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Societal Climate Change

Gerd Leuchs

Changes in society affect everyone, including scientists.

Gerd Leuchs looking at at device[Image: S. Spangenberg]

Last November, when I started drafting my first message for OPN (for the January 2024 issue), I wondered whether I would find enough topics worth bringing up. But I have gradually realized that there are many more suitable topics than there are months in my year as Optica president. For July/August 2024, as the vacation season commences in my home area, I have picked climate change—but not the kind of climate change you might assume.

As scientists we are part of society, both nationally and globally. Changes in society affect everyone, including scientists. Recently, the societal climate seems to have been changing, slowly but surely, in ways noticeable to all and threatening to some. The climate change I refer to concerns the way people argue with one another, and it seems to lead to polarization in our societies. Interestingly, this seems to be a global trend, not just one limited to a few countries; the threat it poses is addressed in books such as How Democracies Die by Steven Levitsky and Daniel Ziblatt.

As a citizen I am, of course, concerned. As a scientist, I hope that the culture of science could be an example for the rest of society.

A researcher with blinders, not seeing left or right, will hardly be successful. In science, we learn that our thoughts and ideas can contrast starkly with experimental evidence, and that changing our thinking as a consequence is not a weakness but a strength. Our colleagues might be competitors, but they are not enemies, and tolerance and mutual respect are not merely nice behaviors but are key to success. Of course, scientists are no better than others as people per se. But in the course of our work we learn—sometimes the hard way—that observations of nature provide an uncompromising gauge we had better accept.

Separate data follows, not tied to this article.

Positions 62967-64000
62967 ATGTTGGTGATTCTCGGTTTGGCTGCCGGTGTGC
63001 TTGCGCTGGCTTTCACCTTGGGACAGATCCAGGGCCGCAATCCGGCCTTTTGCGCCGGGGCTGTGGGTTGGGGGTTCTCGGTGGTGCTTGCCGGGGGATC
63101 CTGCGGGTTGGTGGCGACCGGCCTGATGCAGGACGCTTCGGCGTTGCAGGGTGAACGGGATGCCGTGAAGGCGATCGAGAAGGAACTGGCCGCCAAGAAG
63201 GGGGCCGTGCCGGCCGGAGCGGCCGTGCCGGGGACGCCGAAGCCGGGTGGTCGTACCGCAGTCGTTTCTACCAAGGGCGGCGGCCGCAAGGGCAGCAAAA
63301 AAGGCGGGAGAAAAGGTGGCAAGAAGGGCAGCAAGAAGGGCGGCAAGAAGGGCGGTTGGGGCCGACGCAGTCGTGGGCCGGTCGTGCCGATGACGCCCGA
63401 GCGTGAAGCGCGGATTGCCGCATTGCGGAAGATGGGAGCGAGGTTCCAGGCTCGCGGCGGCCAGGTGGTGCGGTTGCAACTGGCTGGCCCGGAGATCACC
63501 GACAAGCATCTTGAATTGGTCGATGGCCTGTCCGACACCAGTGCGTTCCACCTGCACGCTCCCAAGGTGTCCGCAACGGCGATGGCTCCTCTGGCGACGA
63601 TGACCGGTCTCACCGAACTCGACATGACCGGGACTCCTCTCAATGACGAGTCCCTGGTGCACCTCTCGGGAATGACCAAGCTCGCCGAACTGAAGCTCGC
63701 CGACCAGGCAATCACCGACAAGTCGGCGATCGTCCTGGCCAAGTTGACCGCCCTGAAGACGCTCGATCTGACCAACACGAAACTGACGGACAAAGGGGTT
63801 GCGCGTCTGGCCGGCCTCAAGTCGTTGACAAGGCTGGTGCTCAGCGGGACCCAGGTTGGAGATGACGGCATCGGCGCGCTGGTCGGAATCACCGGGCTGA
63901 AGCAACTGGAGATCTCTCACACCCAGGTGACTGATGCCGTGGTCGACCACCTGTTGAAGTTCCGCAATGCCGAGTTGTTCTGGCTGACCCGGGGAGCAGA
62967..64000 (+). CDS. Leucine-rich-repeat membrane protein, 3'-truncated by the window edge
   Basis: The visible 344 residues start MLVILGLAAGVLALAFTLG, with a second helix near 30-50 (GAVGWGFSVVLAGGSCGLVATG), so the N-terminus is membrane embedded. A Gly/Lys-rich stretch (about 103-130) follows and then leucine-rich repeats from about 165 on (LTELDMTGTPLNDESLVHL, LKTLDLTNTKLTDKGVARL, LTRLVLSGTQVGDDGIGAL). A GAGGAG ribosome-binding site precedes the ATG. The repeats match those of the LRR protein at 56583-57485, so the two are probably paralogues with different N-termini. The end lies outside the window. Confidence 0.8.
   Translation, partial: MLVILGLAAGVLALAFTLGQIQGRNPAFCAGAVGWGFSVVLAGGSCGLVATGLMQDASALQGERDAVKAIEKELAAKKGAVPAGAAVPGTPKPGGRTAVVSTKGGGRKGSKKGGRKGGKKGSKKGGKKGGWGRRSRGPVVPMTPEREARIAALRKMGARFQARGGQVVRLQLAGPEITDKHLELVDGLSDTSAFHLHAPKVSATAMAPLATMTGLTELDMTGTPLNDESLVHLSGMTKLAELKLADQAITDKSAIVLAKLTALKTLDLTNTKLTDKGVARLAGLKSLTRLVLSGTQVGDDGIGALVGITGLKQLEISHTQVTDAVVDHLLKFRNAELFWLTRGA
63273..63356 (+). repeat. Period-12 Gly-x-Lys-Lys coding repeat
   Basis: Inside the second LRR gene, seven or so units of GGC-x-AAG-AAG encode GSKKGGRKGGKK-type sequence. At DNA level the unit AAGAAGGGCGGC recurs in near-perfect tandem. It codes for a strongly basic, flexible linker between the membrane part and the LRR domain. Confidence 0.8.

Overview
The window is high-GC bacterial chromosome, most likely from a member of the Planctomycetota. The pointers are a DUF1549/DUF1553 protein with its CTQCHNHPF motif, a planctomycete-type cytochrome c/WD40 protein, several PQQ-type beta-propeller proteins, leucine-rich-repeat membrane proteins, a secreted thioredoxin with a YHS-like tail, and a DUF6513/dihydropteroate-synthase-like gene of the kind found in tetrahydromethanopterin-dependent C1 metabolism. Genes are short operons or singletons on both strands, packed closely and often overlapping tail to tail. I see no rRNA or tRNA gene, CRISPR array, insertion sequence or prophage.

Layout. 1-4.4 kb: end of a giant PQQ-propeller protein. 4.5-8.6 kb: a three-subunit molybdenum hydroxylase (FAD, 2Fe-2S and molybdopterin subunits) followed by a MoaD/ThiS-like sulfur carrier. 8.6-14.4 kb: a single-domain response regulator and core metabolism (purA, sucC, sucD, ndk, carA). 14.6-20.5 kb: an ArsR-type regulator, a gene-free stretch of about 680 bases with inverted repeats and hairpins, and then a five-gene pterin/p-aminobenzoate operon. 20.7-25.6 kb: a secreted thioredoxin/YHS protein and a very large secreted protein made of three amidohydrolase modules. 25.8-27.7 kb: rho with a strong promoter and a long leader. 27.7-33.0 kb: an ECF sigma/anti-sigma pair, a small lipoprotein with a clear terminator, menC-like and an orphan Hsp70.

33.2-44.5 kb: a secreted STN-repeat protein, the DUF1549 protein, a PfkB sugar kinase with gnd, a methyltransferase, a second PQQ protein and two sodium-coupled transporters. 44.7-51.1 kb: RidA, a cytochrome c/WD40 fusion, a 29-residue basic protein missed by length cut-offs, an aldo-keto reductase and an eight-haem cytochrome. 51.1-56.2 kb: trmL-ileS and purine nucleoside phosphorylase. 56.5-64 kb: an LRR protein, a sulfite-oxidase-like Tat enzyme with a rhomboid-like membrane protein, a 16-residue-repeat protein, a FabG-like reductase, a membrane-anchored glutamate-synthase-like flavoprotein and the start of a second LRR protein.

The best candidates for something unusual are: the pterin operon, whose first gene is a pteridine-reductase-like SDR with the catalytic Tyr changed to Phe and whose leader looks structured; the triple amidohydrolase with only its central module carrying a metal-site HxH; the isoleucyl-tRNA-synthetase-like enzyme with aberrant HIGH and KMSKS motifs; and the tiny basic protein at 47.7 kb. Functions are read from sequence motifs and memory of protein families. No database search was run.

For society at large, the gauge is the majority opinion of citizens—and this gauge is, I fear, more subtle. It can be compromised by how information is spread, something that has undergone revolutionary development due to technologies that, as usual, have both upsides and downsides. If things do not go well, society may become increasingly polarized.

We do not, of course, all have the same opinions, and we must work with others to find solutions for the most pressing problems, which is sometimes a struggle. We should not be shy and should speak up whenever the situation and our experience demand it. But the methods of science highlight the importance of doing so with mutual respect and tolerance—and with a common goal: achieving what is best for people as a whole. (A TED talk by the Nigerian writer Chimamanda Ngozi Adichie, “The Danger of a Single Story,” offers an eloquent statement of the need to find common ground.)

As a society we will probably never come to a static equilibrium. In a phrase sometimes attributed to the Chinese philosopher of 2,500 years ago, Lao Tzu, “A journey of a thousand miles begins with one step”—but even after many such steps, society comes no closer to its “destiny.” Perhaps a better guide is another saying with ancient roots: “The journey is the reward.” It is up to all of us to make sure we stay on a good track and the journey goes well.

Gerd Leuchs,
Optica President

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Publish Date: 01 July 2024

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